It is hard to prove who really owns or should control what, given the original state of nature and people having to agree on power sharing etc.

It doesn't matter. As long as people can transact freely and property rights are established at a given moment in time, the distribution of those property rights is irrelevant and the conclusions I've described stand.

it is a useful privilege that society does not have to grant, hence we have the right to demand a price for offering it

We do charge a price. It costs about $150 in most states, last time I checked, and the corporation may become subject to additional taxation.

If you need more support, read Krugman (someone who really did deserve the Noble Prize in Econ) or Brad DeLong.

Krugman won the prize for work done a very long time ago. Many economists were quite ashamed that he won it, considering how much he has done since that work to discredit himself.

Plato said...

Anonymous:....and in the long-term a larger amount can be created by the market

I think it's important here to recognize the timeline on the "creation of the money?"

To others who are invoking God or string theory.

"Raining down from heaven," "the bible as a model"...what the heck here.:)Does no one recognize the potential for an exponential growth from a new market created based on a "competing figure" that is non-profit?

New market potentials for google or second life? I have a whole list of new companies that can be formed that are non profit:)

Best,

John G said...

"That's factually and historically wrong. Money is a good like any other for which there is a supply, a demand, and in the long-term a larger amount can be created by the market. New techniques for lending, making additional capital available for lending, etc., all expand the money supply. Other techniques let people borrow against assets, etc."

Yes and here's the real beauty of this for people without a conscience:

Going far back, lending money at interest, usury, or fractional reserve lending, would seem to lead inexorably to where we're at now. Ran Prieur explains:
You might have heard the thought experiment where we're all on an island using a fixed number of coconuts for money, and if we start lending coconuts at interest, we create imaginary coconuts so it's impossible for all the debts to be repaid. To make the simplest possible example, if there's only one coconut, and I lend it to you on the condition that you pay me back two, we now have two imaginary coconuts and only one real coconut. You can't pay me back two, so instead you pay me back one and become my slave. Now, I could give you the coconut as wages and you could give it back to me, but it's much better for me if I loan it to you again and create more debt, and that's what happens in the real world.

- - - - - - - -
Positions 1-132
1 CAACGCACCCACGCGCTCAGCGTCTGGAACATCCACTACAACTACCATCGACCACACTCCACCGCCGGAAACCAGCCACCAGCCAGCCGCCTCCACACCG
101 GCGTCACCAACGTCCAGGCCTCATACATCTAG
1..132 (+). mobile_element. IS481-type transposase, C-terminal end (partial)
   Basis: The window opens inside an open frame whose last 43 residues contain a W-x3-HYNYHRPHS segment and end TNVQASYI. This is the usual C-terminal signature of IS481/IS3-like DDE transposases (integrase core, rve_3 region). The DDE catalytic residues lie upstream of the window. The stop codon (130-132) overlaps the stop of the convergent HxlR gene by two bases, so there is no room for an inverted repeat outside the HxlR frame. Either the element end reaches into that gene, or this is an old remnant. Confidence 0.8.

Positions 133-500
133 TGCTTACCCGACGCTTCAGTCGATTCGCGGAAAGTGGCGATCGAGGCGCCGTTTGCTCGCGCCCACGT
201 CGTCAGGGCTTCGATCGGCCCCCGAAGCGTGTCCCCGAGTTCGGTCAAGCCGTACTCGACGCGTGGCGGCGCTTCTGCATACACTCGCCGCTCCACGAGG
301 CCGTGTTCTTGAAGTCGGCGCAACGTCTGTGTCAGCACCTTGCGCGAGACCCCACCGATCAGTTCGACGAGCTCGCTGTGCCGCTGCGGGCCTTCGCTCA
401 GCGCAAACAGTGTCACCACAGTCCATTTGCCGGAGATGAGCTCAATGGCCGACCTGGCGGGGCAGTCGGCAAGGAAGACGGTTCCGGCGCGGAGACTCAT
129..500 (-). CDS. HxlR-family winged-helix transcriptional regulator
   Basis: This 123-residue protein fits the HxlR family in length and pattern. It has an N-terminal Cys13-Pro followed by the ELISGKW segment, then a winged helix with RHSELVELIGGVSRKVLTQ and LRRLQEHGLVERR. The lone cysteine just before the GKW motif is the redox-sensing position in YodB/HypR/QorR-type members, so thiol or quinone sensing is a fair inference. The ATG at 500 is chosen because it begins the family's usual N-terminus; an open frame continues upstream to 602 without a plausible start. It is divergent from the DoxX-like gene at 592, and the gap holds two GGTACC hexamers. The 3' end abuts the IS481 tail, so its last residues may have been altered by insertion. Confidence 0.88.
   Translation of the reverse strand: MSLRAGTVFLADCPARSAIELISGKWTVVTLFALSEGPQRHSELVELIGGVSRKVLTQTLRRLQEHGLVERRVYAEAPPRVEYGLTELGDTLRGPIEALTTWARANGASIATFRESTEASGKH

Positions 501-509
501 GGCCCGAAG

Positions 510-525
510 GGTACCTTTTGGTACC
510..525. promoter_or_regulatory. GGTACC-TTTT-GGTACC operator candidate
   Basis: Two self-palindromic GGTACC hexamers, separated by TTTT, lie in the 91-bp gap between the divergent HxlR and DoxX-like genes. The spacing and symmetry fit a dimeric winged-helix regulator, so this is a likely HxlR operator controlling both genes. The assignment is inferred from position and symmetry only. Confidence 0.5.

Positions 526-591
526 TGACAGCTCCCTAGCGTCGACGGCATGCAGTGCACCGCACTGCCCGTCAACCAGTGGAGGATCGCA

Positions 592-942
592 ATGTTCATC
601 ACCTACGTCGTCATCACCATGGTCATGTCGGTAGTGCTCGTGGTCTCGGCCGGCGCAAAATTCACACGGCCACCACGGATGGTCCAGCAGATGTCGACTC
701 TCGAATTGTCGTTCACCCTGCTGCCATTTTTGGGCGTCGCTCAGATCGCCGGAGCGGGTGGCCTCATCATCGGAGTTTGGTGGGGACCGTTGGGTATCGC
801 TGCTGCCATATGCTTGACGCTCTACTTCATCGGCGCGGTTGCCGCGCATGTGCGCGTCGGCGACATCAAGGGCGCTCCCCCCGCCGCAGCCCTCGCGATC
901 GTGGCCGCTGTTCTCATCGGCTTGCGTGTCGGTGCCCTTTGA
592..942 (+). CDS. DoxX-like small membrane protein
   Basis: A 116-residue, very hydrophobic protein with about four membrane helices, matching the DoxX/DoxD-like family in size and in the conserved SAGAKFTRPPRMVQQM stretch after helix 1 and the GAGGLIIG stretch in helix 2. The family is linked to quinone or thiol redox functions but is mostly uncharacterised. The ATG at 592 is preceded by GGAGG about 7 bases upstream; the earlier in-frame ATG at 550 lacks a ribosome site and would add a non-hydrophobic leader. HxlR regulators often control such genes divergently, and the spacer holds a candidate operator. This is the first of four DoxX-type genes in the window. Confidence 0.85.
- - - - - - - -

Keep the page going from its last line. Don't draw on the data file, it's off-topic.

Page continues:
Multiply that by billions, and it's still not as bad as the real situation, because once we have a system where someone can make money merely by lending, we get predatory institutions that don't just lend the money they have, but money they don't have. The really big fake money is not created as interest, but as fake principal to enable the creation of more debt/slavery. Inevitably, the lending institutions grow like cancers to consume the whole economy, and the supply of real stuff cannot match the exponential growth of money/debt, and the system collapses. And the foundation of the whole nightmare is the rule that if you loan someone money, they have to pay you back more...

I came up with another island-coconut story that makes the point better: Imagine an island with three people, Morgan, Chase, and you. Each of you has ten coconuts. Morgan and Chase agree to hold each other's coconuts and pay interest to each other, and you think that's silly and just keep your coconuts under your bed. Eventually, through compound interest, they have accounts worth hundreds of coconuts, while you still have only ten. Of course, if they try to withdraw their coconuts, the system collapses, so to make it more stable, they use pieces of paper that represent coconuts, and later they don't even use paper, but just keep a ledger of how many coconuts everyone supposedly owns. They agree to rules where they can lend each other even more coconuts than they have in paper money, so they can grow their money faster, until there are tens of thousands of symbolic coconuts. Meanwhile you still have only ten, and now if you want to buy stuff, it's going to cost more than it did before. Probably you will have to sell your actual coconuts to Morgan and Chase to afford to eat.
The origins of this collapse of the global system, for collapse it is, has it's origins in the very nature of the fiat money and fractional reserve banking system combined with Reaganomics and Thatcherite deregulation of the 1980's; an inevitable consequence of the "free market".

Bee said...

Hi Anonymous:

I'm not using a constrained definition of worse, you're confusing assumption and conclusion. The assumption is that people generally want to have more of the things they want, which is tautologically true. The research result is that interfering with the market means they will have less.